Radioactivity has also found a major application in the medical world. Radioactive isotopes are mainly used for medical practice and care. Positron emitters are normally introduced into the human body in which the annihilation of positron reactions are consequently monitored through multifaceted detections systems that can restructure intricately expounded images of the human body in a PET scan. Hospitals, dentists and doctors use a number of nuclear procedures and materials to detect, monitor and give treatment to a number of medical conditions and metabolic processes in human beings (Nrc.gov, 2010). Radiation (diagnostic x-rays) therapy has found a lot of application in the American medical world. Therefore, medical processes making use of radiation have saved a lot of lives by the way of detecting and treating conditions that range from hyperthyroidism to cancer of the bones.
Institutions of learning have also used radioactivity widely in their course work for experimental research, laboratory demonstrations and a number of applications in health physics. Through radioactivity, scientists can label their substances that go through animals, plants and even our world generally.
Sulfuric acid is a mineral acid that is very corrosive. It is colorless though at times may be slightly yellow viscous liquid soluble in water at various concentrations (Catherine et al., 2008). Sulfuric acid is a very useful chemical commodity and most importantly, a very strong indicator of industrial strength and economic power to nations.
Sulfuric acid has found many applications including its use as fertilizer, specifically superphosphates, ammonium sulfates and ammonium phosphate. On top of that, sulfuric acid has also major application in the chemical industry especially in the production of synthetic resins, petroleum catalysts, detergents, pharmaceuticals, dyestuffs, antifreeze and insecticide. It is also used in different processes and procedures like oil well aluminum reduction, paper sizing, acidizing and water treatment.
Sulfuric importance has also grown to uses linked to pigments like enamels, paints, coated fabrics, printing inks (Catherine et al., 2008). Other applications include the production of cellophane, explosives, viscose textiles and acetate, non-ferrous metals, lubricants and batteries. Sulfuric acid has largely been used in “wet method”, a process used in the production of phosphoric acid to be ultimately used in the making of phosphate fertilizers.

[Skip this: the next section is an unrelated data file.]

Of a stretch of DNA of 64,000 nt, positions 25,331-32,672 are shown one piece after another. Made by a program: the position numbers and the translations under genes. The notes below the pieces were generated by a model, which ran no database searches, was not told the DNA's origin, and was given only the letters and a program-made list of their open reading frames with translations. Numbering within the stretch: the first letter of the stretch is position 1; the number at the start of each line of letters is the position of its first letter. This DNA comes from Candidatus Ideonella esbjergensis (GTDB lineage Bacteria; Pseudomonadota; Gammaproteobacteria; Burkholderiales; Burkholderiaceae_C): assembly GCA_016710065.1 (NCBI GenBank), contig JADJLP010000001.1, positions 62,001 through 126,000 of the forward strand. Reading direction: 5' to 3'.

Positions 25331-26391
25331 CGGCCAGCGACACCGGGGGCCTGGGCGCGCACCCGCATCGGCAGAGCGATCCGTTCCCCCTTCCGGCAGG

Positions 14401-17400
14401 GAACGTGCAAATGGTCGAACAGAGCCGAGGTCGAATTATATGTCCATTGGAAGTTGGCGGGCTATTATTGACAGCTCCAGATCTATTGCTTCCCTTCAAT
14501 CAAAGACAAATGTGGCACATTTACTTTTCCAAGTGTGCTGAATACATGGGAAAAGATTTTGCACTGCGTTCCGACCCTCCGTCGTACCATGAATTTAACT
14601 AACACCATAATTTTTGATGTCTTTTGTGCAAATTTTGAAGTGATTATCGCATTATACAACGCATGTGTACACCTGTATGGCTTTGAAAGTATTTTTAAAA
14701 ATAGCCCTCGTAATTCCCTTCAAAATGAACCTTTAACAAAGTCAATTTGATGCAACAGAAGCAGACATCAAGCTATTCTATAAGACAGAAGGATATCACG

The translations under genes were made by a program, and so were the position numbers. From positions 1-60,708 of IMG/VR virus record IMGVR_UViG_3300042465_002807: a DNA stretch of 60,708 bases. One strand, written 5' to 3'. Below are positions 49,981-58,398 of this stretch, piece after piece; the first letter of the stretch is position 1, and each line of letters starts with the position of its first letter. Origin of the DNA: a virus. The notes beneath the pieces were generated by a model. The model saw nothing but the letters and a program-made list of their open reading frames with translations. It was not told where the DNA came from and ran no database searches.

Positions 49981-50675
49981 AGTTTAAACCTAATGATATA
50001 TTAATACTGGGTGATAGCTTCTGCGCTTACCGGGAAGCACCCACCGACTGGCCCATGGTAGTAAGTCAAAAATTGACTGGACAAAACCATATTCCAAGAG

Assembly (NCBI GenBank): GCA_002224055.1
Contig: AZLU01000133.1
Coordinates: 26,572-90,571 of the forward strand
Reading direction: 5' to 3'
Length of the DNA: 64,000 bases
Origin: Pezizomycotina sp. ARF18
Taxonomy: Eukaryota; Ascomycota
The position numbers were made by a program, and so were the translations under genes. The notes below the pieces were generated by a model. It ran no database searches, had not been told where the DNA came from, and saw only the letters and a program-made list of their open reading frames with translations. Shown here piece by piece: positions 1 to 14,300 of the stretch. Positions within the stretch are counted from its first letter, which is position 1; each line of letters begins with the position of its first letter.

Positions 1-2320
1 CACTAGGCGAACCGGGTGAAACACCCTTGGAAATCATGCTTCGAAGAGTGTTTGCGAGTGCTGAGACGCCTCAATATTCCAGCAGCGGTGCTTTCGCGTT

In the manufacturing sector, sulfuric acid has also been exercised as an industrial cleaning agent. It is largely used by the steelmaking and iron industry to remove rust, scaling and oxidation from rolled billets and sheet before major appliances in the automobiles industry can be sold. Sulfuric acid also acts as a catalyst in different other purposes, mainly in the chemical industry. For instance, it is the main acid catalyst in the cracking of cyclohexanone oxime to produce caprolactam which is used to manufacture nylon. It is also used in order to manufacture hydrochloric acid and the electrolyte in acid-lead batteries.
Uses of Redox reactions
- Fuel cells
Redox reactions have found a major application in the fuel cell, which produce electrical energy through a fuel that is oxidizing like hydrogen and methanol at the side of the anode (Zumdahl and Zumdahl, 2009). A reducing agent, oxygen gas is normally applied at the cathode section. Electrons from the oxidation reaction of hydrogen at the anode are the electrical energy carriers in the electrical circuit. The protons move across an exchange membrane where they converge with the oxygen gas and electrons at the cathode. The by-product in this Redox reaction is water. For the cell to yield enough current to the electrical circuit, catalysts should assist the chemical reactions at the cathode and anode.
- Bleaching agents
Bleaching agents are such compounds that are used to remove a particular color from substances like textiles (Zumdahl and Zumdahl, 2009). Most of the commercial bleaches present nowadays are mainly oxidizing agents like NaOCl (sodium hypochlorite) or H2O2 (hydrogen peroxide) which is very effective in removing colors from substances through oxidation. The decolorizing effect is a result of their power to remove electrons that are activated through visible light to yield different colors. The OCl- hypochlorite ion presented in many commercial preparations is made through reaction reduced to hydroxide ions and chloride ions, creating a basic solution as it receives electrons from the colored substance as shown below.
OCl- + 2e- + HOH --------> Cl- + 2 OH-